The Federal Era of American Architecture, which occurred from 1789 through 1865, is known to mirror the “optimism and boldness of a growing nation” by incorporating the contemporary details of the English architecture and the resurrected motifs of the Greek architecture. During this age of architecture, America was growing and changing, from the U.S. Constitution being written to the beginning of the Civil War. The majority of civil government buildings were designed and built during this error and are of the Federal design as well as many houses throughout the settlement areas of America, especially in the New England area. Many styles of architecture emerged during the Federal Era of American Architecture, such as Adam style, Greek Revival and Antebellum.
The Adam style of this era became popular throughout the nation right after the U.S. Constitution was adopted. The characteristics of this style of American architecture are based on the designs of a British architect named Robert Adam and includes cornices that have decorative moldings such as tooth-like dentils and front door ornamentation such as elliptical fanlights, side lights and decorative crowns.
The Greek Revival style, known as the National Style due to its popularity during the 19th century, is considered to be America’s “first unique architectural style”. Characteristics of this the Greek Revival style are an entry porch with columns, roofs that are gabled or hipped and flat, decorative pilasters, transom windows and a front door with side lights that surround it. These buildings usually had colonnades that were inspired by ancient Greece monuments.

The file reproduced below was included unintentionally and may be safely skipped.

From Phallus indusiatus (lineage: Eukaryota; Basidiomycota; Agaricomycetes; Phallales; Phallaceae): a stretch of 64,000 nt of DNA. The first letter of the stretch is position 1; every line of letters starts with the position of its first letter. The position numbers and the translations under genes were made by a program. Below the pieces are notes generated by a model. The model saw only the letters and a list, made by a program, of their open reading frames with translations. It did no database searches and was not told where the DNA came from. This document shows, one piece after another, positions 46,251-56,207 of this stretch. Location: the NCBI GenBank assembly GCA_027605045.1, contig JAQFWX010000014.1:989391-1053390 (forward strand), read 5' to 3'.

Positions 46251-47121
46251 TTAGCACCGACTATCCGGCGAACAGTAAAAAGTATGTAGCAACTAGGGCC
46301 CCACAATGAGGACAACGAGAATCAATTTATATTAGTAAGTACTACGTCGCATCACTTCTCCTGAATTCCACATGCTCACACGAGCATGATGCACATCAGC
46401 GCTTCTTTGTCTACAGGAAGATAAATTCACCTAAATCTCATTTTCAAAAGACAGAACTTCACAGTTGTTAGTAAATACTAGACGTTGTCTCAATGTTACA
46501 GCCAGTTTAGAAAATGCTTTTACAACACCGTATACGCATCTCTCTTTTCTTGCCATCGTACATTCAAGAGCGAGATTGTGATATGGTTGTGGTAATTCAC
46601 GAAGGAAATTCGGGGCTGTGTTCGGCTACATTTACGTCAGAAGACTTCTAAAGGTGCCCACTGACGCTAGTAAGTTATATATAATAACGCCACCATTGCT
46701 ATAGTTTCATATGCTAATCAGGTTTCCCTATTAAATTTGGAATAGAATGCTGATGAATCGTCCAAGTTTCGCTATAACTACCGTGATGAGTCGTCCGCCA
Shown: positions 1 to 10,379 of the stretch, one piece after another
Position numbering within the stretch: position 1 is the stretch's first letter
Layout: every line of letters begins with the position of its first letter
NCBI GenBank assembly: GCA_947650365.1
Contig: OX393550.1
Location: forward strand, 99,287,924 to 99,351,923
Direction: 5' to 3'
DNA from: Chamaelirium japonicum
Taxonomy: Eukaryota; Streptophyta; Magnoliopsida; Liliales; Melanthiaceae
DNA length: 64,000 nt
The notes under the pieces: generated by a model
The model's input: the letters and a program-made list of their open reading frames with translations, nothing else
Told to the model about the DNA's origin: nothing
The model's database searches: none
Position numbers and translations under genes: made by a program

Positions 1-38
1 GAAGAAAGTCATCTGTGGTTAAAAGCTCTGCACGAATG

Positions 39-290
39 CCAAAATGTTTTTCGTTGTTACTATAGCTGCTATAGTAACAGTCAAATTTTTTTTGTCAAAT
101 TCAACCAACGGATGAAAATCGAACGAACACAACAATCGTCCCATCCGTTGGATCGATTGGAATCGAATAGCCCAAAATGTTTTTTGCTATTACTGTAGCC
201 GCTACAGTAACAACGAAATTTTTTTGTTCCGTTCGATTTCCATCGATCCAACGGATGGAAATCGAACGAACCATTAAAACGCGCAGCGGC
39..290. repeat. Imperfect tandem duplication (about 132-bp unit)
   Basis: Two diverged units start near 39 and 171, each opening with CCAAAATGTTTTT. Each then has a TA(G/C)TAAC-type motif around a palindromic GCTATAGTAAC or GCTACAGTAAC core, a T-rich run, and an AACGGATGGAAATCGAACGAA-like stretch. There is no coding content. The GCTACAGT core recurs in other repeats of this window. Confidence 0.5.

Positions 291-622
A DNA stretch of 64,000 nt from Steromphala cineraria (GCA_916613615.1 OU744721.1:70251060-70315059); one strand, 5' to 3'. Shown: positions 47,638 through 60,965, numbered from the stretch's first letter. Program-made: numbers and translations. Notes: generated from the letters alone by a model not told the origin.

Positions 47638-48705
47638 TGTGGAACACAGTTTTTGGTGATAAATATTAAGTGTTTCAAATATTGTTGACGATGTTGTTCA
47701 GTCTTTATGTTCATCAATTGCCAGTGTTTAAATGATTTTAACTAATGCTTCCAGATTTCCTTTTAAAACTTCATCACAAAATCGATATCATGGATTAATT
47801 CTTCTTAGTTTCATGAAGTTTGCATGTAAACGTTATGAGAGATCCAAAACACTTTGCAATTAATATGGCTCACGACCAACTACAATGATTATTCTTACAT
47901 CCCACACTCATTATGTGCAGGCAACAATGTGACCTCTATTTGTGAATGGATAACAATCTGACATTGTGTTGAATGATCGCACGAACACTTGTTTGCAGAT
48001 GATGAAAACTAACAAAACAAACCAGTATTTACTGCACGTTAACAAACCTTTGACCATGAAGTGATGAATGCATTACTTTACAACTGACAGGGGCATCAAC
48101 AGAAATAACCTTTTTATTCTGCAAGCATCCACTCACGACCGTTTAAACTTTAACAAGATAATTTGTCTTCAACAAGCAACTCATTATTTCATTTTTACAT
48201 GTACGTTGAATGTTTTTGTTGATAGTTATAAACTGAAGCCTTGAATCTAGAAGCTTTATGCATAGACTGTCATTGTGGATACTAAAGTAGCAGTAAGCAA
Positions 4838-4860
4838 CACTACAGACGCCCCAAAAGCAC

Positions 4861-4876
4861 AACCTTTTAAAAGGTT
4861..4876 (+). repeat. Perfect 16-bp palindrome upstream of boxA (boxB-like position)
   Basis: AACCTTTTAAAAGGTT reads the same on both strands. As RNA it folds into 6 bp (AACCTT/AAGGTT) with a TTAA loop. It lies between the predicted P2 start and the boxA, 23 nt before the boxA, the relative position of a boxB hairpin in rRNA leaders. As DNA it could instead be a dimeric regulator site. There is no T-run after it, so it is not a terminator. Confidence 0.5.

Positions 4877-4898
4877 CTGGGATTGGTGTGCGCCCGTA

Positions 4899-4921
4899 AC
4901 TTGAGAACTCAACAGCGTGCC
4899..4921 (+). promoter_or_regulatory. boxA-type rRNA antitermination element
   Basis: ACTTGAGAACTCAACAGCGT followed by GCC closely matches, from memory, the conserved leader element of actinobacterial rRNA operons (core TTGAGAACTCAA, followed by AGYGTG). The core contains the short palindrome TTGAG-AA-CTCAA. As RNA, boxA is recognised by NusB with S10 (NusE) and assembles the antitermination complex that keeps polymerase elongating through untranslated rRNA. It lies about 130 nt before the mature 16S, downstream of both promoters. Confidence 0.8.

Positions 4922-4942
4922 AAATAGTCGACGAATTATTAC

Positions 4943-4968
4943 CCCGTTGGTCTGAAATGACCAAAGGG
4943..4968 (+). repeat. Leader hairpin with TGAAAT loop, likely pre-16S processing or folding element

Antebellum style of American Architecture in the Federal Era is the style of the pre-Civil War plantation homes in the South. Characteristics of this type of archetictural style is grandiose, two-story with two-story columns, with large, decorative staircases and beautiful, formal entries as well as spacious grounds that they sit on.
The Federal Era of American Architecture also had its own distinct hardware which was produced by the local blacksmith, even with the increased popularity of machining pieces. Cast iron was still used, but brass hardware was becoming more popular. Common hardware motifs of this era are Grecian wreath, acanthus leaf, bead and rope and the hardware was Norfolk latch, decorative sash lift and cast butt hinge. Innovations in the hardware department during this era are the building screws that were first mass-produced, the latch backplate and hardware for built-in closets which made their first appearance during this time.